The country is thus incredible in its numerous ways of bypassing the State inaction, not all to be commended of course and with extreme consequences for the poorest fraction of the population. But far from being a dystopia, it may open a window on the future metropolis all around the World, when environmental and migration pressures will see the collapse of our welfare states.

Filed under: Kids, Mountains, pictures, Running, Travel Tagged: air pollution, Bengali food, cash-free economy, cellphone, child labour, Darjeeling, ghee, India, Kolkata, panipuri, pollution, puri, Ravi Shankar, street food, traffic ]]>

Filed under: Books, Kids, pictures, Statistics, University life Tagged: Akashic Books, book review, exhibit, IHP, Institut Henri Poincaré, la maison des mathématiques, Paris, photograph, Vincent Moncorgé ]]>

Filed under: Kids Tagged: bike path, cat, data analysis, lint, pi, principal components, taxes, xkcd ]]>

Two sequences (x¹,x²,…) and (y¹,y²,…) are defined as follows: the current value of x is either the previous value or twice the previous value, while the current value of y is the sum of the values of x up to now. What is the minimum number of steps to reach 2016 or 2017?

B*y* considering that all consecutive powers of 2 must appear at least one, the puzzles boils down to finding the minimal number of replications in the remainder of the year minus the sum of all powers of 2. Which itself boils down to deriving the binary decomposition of that remainder. Hence the basic R code (using intToBits):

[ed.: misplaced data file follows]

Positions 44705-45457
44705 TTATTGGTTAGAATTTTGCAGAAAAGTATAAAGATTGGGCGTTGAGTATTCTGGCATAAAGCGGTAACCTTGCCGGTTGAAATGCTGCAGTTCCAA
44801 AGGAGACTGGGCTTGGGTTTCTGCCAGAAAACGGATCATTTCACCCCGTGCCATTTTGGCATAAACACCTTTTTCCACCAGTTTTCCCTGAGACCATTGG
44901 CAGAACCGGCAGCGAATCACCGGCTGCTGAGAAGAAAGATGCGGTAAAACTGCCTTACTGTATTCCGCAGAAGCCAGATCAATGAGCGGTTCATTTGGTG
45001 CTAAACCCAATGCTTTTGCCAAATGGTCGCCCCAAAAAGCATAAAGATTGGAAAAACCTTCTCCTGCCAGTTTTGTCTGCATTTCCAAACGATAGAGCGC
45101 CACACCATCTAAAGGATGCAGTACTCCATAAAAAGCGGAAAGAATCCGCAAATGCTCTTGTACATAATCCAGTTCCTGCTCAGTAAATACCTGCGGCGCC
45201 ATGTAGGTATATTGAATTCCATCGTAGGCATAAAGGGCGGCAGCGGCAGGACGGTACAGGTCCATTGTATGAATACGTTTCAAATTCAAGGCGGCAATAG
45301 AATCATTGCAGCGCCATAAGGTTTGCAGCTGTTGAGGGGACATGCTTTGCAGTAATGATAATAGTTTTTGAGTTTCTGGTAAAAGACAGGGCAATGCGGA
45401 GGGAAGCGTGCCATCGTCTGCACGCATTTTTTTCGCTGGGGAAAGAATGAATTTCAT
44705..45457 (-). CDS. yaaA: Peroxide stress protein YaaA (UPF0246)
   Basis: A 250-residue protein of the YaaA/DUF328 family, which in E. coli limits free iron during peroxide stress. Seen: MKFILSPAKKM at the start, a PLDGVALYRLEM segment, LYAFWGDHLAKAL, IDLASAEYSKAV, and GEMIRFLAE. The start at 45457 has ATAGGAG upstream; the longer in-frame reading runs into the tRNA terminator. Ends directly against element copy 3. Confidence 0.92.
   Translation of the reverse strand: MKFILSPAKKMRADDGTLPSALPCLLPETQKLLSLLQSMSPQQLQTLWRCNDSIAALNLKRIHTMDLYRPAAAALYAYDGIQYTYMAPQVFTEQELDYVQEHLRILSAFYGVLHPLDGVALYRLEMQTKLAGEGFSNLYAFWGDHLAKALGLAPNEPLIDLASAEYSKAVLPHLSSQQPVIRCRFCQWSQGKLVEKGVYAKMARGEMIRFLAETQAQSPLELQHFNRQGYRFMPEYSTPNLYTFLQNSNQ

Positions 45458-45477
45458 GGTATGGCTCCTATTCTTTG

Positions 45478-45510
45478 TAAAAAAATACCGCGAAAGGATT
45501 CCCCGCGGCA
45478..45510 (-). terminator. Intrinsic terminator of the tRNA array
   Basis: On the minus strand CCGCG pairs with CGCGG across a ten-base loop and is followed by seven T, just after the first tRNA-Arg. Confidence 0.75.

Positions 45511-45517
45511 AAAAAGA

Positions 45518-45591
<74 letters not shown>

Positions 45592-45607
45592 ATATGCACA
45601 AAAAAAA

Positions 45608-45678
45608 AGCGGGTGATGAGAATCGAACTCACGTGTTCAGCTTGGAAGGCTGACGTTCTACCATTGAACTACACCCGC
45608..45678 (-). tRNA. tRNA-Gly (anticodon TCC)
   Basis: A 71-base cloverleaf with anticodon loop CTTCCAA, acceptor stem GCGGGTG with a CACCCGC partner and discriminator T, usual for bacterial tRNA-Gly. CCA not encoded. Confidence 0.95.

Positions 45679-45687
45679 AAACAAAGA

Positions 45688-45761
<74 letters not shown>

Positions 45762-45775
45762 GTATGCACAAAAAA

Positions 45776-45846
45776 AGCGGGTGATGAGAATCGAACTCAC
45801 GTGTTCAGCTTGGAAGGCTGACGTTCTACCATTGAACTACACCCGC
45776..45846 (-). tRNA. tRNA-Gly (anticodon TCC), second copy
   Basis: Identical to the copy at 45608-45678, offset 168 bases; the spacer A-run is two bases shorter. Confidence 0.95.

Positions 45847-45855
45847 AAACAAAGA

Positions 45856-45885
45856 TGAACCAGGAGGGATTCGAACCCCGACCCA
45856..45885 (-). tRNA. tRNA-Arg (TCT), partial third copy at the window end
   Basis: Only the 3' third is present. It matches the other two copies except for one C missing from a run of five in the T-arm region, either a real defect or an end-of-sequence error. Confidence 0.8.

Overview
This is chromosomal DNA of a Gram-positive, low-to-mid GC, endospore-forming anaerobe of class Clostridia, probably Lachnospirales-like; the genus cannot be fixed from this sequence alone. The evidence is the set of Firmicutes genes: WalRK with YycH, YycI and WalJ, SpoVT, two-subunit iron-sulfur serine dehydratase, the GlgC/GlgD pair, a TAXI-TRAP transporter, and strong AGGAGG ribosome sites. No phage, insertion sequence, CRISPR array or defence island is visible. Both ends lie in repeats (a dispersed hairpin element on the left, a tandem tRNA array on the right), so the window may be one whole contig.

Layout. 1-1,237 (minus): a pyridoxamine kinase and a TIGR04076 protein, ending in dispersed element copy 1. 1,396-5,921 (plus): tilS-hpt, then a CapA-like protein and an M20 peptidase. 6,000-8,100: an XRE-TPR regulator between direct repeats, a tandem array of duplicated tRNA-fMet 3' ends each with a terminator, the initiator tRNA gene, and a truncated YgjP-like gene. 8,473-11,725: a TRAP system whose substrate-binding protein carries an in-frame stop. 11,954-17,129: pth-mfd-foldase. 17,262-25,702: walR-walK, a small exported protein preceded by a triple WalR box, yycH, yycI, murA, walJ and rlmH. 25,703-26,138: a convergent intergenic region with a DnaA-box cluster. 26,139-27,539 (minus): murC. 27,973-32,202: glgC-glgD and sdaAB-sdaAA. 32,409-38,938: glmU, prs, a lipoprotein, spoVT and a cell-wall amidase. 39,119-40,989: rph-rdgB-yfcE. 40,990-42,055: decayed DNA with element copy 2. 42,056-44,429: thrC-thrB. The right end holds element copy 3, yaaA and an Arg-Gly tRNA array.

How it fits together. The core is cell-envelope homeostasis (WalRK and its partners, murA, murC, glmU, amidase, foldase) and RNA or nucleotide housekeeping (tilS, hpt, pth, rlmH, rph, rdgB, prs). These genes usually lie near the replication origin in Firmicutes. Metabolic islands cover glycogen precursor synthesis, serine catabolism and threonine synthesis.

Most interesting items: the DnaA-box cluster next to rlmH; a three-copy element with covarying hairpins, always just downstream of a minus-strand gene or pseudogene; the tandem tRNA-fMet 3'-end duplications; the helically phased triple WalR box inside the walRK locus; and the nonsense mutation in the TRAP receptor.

deco=function(k=2016){ m=trunc(log2(k)) while (sum(2^(0:m))>k) m=m-1 if (sum(2^(0:m))==k){ return(rep(1,m+1)) }else{ res=k-sum(2^(0:m)) return(rep(1,m+1)+as.integer(intToBits(res))[1:(m+1)])

which produces

> sum(deco(2016)) [1] 16 > sum(deco(2017)) [1] 16 > sum(deco(1789)) [1] 18

Filed under: Books, Kids, pictures, Statistics, Travel, University life Tagged: binary, intToBits(), Le Monde, mathematical puzzle, R ]]>

When accounting for duration of computation between steps of an MCMC generation, the Markov chain turns into a Markov jump process, whose stationary distribution α is biased by the average delivery time. Unless it is constant. The authors manage this difficulty by interlocking the original chain with a secondary chain so that even- and odd-index chains are independent. The secondary chain is then discarded. This provides a way to run an anytime MCMC. The principle can be extended to K+1 chains, run one after the other, since only one of those chains need be discarded. It also applies to SMC and SMC². The appeal of anytime simulation in this particle setting is that resampling is no longer a bottleneck. Hence easily distributed among processors. One aspect I do not fully understand is how the computing budget is handled, since allocating the same real time to each iteration of SMC seems to envision each target in the sequence as requiring the same amount of time. (An interesting side remark made in this paper is the lack of exchangeability resulting from elaborate resampling mechanisms, lack I had not thought of before.)

Filed under: Books, Statistics Tagged: anytime algorithm, Cambridge University, computing cost, exchangeability, Harvard University, MCMC, SMC, SMC², University of Oxford, University of Warwick ]]>